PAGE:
Joseph P. Lacher, Jr. -- President and Chief Executive Officer

Yeah. Let me give a shot at that and then Duane could provide color or nudge me back. And Greg, I'll actually make this comment with slide 8 on preferred, but I'm going to actually expand that a little bit and make a similar one on specialty. What we're seeing in both of these businesses, is the mix impact, and I'll use specialty as the example first. You were asking about growth. We are still growing in California, but probably closer to the state's population growth rate or maybe a little more. We're seeing a bigger growth in that -- in Texas and Florida, we're seeing some very high percentage growth in some geographies outside of Texas and Florida and California. But they are more modest states for us.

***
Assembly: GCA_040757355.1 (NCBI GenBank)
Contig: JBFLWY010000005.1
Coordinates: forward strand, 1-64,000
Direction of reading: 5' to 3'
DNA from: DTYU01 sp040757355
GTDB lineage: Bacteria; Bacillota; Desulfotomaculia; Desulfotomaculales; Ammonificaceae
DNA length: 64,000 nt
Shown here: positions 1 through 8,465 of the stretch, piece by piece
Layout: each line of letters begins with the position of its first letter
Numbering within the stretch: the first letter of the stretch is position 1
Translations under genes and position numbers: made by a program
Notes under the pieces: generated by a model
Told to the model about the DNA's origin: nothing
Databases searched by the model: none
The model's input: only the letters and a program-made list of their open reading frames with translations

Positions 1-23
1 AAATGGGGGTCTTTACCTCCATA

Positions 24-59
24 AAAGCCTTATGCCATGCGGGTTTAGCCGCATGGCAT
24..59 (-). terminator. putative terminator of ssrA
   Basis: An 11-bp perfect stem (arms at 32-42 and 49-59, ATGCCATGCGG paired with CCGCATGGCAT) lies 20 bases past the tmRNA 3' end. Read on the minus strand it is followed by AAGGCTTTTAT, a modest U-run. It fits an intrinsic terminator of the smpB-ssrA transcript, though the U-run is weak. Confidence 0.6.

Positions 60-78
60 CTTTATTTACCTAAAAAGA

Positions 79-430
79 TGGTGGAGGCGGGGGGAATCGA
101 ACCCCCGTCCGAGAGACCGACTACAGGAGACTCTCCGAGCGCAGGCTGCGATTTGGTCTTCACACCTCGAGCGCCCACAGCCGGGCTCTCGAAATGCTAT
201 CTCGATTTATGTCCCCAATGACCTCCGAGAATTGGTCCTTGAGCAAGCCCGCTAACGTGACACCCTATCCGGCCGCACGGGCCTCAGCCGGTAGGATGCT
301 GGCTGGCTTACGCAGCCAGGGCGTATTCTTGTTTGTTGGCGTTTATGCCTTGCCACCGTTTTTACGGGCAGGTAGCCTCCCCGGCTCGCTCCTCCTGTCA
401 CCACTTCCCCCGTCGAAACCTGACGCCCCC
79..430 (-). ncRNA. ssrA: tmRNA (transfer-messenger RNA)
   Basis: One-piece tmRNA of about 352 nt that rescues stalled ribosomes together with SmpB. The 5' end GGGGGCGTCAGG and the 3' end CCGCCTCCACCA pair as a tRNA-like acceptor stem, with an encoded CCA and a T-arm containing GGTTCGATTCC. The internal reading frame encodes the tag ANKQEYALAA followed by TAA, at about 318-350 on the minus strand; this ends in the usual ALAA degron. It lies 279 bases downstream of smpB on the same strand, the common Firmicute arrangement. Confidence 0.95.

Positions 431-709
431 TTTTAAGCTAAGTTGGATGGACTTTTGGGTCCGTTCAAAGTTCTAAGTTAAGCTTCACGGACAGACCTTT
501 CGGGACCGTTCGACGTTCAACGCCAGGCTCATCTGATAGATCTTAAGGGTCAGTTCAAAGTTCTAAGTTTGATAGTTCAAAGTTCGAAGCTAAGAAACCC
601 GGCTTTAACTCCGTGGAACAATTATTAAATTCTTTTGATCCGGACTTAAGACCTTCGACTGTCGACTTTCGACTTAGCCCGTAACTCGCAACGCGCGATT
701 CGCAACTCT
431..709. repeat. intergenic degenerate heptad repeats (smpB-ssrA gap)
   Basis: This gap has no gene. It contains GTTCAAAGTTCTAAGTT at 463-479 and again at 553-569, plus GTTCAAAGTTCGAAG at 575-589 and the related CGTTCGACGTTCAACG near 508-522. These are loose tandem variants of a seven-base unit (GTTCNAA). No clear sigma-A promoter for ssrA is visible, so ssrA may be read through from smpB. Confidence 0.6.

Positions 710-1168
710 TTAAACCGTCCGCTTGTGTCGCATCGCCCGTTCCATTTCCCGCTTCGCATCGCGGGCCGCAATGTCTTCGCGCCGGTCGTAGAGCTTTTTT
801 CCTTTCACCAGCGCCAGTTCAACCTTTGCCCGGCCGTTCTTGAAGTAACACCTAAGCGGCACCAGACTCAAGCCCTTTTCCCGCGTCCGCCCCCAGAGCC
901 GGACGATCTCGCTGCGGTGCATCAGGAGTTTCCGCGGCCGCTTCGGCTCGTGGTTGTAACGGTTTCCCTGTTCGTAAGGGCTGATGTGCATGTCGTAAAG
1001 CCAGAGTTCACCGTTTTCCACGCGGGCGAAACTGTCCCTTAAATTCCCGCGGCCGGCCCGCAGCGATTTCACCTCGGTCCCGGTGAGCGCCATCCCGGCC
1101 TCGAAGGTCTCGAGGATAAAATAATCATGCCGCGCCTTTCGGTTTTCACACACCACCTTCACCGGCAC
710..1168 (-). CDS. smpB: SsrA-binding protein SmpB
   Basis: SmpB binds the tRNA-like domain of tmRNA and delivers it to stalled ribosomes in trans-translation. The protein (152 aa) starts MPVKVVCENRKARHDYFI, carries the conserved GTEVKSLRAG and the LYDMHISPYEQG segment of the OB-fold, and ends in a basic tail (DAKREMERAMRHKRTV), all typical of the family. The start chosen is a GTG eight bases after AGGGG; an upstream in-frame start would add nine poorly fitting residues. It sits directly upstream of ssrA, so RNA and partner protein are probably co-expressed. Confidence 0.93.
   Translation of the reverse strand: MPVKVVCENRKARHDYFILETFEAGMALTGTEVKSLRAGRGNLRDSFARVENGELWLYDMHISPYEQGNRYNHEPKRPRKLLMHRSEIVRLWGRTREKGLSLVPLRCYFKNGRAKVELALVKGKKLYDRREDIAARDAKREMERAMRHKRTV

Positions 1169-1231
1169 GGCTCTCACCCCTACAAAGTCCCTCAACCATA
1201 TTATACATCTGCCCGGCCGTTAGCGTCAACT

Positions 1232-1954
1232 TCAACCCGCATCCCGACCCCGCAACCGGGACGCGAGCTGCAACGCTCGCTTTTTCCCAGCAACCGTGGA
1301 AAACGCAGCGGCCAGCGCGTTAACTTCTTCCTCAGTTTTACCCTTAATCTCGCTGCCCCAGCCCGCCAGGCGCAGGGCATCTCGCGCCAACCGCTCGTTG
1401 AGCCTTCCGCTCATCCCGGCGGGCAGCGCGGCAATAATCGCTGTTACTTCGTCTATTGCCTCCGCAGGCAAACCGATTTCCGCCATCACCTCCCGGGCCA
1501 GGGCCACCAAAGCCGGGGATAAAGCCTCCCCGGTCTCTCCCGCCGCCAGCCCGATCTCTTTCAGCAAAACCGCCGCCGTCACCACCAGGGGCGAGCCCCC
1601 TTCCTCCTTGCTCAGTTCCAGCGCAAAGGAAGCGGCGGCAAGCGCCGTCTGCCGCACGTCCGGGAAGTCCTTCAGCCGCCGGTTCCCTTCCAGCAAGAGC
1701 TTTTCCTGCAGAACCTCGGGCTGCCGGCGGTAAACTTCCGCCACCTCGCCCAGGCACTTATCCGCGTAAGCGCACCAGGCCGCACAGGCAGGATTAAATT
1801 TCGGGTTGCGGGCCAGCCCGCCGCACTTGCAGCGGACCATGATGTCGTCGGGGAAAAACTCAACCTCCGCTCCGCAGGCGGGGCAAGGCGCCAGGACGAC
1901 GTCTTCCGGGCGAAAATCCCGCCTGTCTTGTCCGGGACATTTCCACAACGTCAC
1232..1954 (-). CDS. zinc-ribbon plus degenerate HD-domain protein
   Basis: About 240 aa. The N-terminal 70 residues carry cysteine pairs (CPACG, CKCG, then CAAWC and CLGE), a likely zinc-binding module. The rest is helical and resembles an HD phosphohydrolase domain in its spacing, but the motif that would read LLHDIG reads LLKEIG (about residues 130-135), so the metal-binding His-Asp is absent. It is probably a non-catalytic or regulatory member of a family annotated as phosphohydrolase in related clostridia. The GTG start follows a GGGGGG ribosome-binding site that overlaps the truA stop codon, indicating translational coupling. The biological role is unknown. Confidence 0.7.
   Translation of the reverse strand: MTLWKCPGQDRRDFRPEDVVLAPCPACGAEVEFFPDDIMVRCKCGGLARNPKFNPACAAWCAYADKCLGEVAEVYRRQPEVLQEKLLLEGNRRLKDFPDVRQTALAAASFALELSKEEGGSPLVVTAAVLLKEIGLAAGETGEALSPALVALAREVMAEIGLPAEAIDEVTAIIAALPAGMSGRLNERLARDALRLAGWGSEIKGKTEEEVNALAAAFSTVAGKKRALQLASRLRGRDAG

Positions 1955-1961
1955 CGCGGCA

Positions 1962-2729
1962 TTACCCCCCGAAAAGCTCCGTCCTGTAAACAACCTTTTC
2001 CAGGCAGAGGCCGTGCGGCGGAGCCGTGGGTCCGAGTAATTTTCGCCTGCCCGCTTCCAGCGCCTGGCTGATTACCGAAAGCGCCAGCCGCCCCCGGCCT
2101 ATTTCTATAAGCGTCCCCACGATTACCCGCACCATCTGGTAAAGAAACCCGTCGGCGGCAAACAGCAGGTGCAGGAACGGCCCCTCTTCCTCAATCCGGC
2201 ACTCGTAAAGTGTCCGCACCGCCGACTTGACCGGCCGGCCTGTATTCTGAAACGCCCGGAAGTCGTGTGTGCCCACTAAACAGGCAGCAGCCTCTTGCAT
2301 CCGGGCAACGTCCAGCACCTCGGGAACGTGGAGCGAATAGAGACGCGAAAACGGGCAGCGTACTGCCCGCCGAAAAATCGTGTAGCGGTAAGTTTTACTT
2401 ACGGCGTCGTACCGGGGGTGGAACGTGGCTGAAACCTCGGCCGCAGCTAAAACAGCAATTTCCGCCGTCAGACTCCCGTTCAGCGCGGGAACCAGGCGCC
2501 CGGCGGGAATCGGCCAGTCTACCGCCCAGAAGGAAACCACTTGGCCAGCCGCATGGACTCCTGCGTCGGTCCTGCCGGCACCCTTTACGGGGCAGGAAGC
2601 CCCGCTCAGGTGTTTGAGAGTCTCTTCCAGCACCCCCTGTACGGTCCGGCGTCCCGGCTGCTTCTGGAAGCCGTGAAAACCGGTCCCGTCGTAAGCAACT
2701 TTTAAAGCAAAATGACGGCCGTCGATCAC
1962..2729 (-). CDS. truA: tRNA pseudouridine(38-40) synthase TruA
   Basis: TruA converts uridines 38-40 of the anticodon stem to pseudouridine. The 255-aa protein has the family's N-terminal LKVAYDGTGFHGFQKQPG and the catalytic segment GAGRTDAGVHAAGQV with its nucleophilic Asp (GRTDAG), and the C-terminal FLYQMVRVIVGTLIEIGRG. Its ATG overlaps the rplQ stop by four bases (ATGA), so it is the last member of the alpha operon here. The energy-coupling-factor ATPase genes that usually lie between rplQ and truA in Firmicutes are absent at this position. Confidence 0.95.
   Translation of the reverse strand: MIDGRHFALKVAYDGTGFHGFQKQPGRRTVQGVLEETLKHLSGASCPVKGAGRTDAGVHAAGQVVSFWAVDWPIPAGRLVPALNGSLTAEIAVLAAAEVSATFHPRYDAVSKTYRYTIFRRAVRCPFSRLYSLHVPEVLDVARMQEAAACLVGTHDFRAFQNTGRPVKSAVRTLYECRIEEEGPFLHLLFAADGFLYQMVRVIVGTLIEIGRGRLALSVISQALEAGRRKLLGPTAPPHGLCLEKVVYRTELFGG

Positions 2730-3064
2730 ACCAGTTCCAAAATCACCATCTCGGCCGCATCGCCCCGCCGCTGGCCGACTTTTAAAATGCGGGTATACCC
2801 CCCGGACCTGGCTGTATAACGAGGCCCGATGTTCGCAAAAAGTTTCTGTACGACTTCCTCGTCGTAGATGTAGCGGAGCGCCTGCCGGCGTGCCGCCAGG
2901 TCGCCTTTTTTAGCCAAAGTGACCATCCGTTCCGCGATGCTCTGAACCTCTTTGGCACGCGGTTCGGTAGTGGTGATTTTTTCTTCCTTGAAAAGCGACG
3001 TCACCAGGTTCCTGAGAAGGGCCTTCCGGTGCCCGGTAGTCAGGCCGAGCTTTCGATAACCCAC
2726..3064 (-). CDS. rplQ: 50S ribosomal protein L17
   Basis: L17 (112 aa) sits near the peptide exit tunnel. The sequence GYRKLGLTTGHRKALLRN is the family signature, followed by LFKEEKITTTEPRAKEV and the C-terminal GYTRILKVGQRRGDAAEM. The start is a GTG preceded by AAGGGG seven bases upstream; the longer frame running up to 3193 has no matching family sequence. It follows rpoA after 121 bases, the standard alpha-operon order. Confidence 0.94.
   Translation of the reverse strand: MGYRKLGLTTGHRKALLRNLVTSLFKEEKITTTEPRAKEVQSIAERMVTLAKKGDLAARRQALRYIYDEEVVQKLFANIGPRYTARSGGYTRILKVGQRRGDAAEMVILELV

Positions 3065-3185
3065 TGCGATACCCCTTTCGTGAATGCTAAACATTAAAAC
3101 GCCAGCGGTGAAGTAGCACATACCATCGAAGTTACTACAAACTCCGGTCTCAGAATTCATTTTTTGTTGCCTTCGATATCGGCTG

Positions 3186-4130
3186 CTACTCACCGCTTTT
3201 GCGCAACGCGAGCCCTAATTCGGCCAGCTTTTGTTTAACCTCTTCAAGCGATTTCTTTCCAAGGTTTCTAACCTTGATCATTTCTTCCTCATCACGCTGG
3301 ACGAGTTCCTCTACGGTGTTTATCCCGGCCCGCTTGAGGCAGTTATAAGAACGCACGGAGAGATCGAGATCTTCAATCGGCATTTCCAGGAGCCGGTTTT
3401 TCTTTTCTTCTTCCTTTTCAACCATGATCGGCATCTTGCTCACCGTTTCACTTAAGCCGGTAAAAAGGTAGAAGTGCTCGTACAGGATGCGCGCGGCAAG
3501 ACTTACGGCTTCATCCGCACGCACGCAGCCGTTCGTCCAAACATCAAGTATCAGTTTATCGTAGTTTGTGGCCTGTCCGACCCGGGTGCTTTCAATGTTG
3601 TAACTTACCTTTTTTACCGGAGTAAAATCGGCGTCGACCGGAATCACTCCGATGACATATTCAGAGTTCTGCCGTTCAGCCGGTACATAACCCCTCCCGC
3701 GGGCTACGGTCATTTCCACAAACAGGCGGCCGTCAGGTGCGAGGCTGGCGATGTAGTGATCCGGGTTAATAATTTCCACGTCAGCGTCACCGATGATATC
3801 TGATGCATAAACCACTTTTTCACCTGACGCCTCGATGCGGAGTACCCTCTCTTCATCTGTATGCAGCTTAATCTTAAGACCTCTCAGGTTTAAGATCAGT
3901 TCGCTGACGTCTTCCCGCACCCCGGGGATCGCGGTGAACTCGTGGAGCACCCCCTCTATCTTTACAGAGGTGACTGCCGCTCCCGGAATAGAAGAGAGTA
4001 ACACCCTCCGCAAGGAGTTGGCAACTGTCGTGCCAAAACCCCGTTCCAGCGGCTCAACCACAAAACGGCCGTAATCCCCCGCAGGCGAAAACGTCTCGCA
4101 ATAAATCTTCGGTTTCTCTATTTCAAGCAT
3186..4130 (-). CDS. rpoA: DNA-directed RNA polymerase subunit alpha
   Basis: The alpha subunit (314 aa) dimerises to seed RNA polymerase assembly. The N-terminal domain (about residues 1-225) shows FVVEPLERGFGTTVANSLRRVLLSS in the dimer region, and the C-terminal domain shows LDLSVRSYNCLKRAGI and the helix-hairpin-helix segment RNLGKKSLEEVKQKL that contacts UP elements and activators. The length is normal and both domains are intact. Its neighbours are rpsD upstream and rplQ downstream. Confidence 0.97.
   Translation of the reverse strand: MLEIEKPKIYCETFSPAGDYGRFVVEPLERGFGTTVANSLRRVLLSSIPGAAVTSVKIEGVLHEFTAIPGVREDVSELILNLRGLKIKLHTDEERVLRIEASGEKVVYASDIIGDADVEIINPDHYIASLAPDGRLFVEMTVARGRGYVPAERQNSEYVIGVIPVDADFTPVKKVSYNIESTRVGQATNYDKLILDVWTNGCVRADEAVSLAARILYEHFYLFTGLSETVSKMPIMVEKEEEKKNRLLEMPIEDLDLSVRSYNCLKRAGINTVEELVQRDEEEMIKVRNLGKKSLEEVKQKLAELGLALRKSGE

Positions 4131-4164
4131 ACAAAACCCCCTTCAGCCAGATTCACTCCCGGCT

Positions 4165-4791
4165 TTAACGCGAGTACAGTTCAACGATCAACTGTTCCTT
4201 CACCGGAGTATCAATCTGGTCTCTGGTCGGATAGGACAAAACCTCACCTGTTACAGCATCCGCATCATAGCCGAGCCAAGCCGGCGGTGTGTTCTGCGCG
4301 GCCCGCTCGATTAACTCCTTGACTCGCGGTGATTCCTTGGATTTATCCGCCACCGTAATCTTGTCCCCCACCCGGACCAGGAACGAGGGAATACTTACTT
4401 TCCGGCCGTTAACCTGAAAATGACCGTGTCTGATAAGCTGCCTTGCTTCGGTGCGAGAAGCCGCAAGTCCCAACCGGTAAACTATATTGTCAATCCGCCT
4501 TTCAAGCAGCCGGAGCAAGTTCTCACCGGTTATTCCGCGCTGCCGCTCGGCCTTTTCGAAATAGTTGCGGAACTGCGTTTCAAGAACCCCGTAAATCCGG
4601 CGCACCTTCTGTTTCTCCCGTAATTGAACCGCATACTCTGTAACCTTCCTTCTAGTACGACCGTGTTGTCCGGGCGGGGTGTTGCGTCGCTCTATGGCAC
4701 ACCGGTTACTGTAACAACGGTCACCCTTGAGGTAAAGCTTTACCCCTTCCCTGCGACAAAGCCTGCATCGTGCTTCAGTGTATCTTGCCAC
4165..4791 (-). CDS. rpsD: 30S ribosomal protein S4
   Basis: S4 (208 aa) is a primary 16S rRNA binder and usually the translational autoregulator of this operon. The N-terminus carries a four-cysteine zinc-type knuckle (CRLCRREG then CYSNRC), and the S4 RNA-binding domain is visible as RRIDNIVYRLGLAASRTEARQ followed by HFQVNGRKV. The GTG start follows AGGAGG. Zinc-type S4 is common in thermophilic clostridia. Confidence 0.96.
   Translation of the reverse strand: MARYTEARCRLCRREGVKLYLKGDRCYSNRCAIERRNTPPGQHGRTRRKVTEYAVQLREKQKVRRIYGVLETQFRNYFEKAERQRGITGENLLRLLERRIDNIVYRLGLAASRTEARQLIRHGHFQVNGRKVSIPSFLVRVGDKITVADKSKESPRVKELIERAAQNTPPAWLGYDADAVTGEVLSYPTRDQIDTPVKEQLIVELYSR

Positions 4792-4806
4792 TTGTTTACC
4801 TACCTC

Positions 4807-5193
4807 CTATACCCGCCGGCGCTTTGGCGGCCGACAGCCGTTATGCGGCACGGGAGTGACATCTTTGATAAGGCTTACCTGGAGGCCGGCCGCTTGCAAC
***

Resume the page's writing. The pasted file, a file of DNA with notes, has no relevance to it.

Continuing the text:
So if you add it all up, the PIF growth, most of it came outside of California. You had big chunks in commercial vehicle. When we look at the programs, as an example, our commercial vehicle business runs a little higher expense ratio, but has a better loss ratio. Our Alliance United product in California has a more attractive expense ratio, largely because it's fee income, but we -- as a result, it can run with a higher loss ratio, we're running all of those thinking about the total combined ratio.

So you can get some quirky things sometimes when the mix is shifting, where it looks like the expense ratio is running up or the loss ratio is moving in a different direction, because of intentional thought processes on our part about how that mix works together. It's more appropriate to have that expense ratio. In commercial vehicle, its more appropriate to have the fee structure we do in Alliance United, and as a result, we manage the loss ratios differently.